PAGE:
Aretha Franklin fans are saying their final goodbyes to the Queen of Soul.The Charles H. Wright Museum of African American History in Detroit is hosting two days of public open-casket visitations. Franklin died at age 76 of pancreatic cancer on Aug. 16. On Tuesday, the first of the two days, hundreds of people, some of whom spent the night on the sidewalk to save their spots in line, showed up to pay their respects, the Detroit Free Press reported.
Franklin’s body was dressed in a red suit and crimson pumps in a gold-plated casket. Gold thread spelled out “Aretha Franklin, The Queen of Soul” in the casket’s lining.
“It was very moving,” Detroit resident Charlotte Smith told the Detroit Free Press. “She has a beautiful smile. … She looks serene resting as a true queen.”
“She’s the Queen,” Melissa Howard, who traveled from Austin for the event, said to the outlet. “She’s royalty. She’s worth it.” “She meant so much to so many people,” Frances Billingslea of Detroit said to the Detroit Free Press. “She’s a local talent. She was a down-home spirit. She didn’t put herself above anybody even though she was the Queen of Soul. She did so much for this community.”
Ron Isley, Chaka Khan, Yolanda Adams and Jennifer Holliday are among those who plan on attending Franklin’s ceremony, which will also include several performances from the renowned singers.
Gospel stars Marvin Sapp, the Clark Sisters and Vanessa Bell Armstrong will also be part of the program — as well as Audrey DuBois Harris and Alice McAllister Tillman.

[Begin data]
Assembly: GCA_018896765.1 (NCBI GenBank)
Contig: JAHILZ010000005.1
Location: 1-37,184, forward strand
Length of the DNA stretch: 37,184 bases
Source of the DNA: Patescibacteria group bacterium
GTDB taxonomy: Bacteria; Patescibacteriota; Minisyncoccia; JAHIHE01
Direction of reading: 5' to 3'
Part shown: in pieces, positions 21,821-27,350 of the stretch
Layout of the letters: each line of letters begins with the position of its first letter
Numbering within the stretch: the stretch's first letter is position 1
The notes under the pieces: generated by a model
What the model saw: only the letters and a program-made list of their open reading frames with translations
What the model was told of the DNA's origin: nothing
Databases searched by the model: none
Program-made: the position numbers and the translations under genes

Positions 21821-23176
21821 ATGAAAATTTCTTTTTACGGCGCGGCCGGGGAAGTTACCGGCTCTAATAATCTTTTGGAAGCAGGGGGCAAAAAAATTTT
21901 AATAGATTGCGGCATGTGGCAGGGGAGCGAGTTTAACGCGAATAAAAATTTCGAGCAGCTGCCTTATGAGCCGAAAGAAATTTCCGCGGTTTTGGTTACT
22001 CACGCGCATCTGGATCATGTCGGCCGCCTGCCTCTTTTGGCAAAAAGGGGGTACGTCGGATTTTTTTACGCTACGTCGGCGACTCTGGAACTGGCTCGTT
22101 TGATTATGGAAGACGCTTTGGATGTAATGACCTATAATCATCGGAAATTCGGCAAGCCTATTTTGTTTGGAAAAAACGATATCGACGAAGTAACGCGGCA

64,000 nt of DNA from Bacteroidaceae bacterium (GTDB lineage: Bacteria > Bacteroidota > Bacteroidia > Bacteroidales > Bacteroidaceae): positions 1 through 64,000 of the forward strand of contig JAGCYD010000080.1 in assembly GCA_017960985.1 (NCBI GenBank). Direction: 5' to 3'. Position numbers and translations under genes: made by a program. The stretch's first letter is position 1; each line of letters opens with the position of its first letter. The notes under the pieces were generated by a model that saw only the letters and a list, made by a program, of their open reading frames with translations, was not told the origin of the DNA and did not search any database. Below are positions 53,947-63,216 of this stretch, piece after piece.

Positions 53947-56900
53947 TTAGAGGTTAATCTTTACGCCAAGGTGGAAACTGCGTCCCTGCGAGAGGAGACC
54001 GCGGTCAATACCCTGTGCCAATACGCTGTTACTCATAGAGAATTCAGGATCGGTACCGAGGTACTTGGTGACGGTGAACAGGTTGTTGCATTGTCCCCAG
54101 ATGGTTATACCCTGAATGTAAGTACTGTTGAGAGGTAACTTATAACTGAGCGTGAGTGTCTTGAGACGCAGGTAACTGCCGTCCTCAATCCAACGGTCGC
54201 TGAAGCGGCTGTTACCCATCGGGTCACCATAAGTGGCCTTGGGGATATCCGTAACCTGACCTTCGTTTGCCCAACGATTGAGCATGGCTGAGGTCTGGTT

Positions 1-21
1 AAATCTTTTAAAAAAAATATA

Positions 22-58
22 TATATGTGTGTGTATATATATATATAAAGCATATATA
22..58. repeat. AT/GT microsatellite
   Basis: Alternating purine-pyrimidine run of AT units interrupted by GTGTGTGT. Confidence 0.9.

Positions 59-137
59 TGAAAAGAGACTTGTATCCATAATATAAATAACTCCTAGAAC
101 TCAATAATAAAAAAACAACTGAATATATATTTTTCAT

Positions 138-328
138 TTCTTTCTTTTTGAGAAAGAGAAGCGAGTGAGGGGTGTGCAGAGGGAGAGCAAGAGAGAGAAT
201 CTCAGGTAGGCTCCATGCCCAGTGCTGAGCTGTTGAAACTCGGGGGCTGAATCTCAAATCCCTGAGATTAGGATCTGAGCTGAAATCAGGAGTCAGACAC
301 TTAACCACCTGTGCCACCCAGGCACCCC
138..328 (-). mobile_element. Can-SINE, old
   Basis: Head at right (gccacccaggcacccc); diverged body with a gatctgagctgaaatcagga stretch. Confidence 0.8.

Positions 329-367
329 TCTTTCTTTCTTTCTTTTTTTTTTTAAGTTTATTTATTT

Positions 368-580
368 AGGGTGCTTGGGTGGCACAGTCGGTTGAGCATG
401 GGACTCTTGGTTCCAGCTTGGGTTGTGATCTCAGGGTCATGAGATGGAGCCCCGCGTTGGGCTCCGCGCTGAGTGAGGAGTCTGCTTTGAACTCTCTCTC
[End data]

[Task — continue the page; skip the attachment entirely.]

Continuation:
The service, which will be held in Detroit on Aug. 31, is expected to reflect Franklin’s gospel roots and honor her dedication to the civil rights movement. As a teenager, Franklin briefly went on a countrywide tour with Martin Luther King Jr.
“I asked my dad if it would be OK if I went [on the tour with King],” Franklin recalled to The Washington Post in a 2009 interview. “He said if that’s what I wanted to do, he thought it would be OK, so I went out for a number of dates with Dr. King. Harry Belafonte came out and of course, Andrew Young was there and Jesse [Jackson] came in and out.”
The pair grew close. Like the rest of the nation, Franklin was devastated by King’s 1968 assasination in Memphis, Tenn. To honor her mentor and civil rights icon, Franklin volunteered to sing at his funeral. Now, five decades later, musicians are paying tribute to Franklin.
Here’s a look at some other famous faces that are expected in the crowd at Greater Grace Temple on Aug. 31, and their special relationships with the late singer.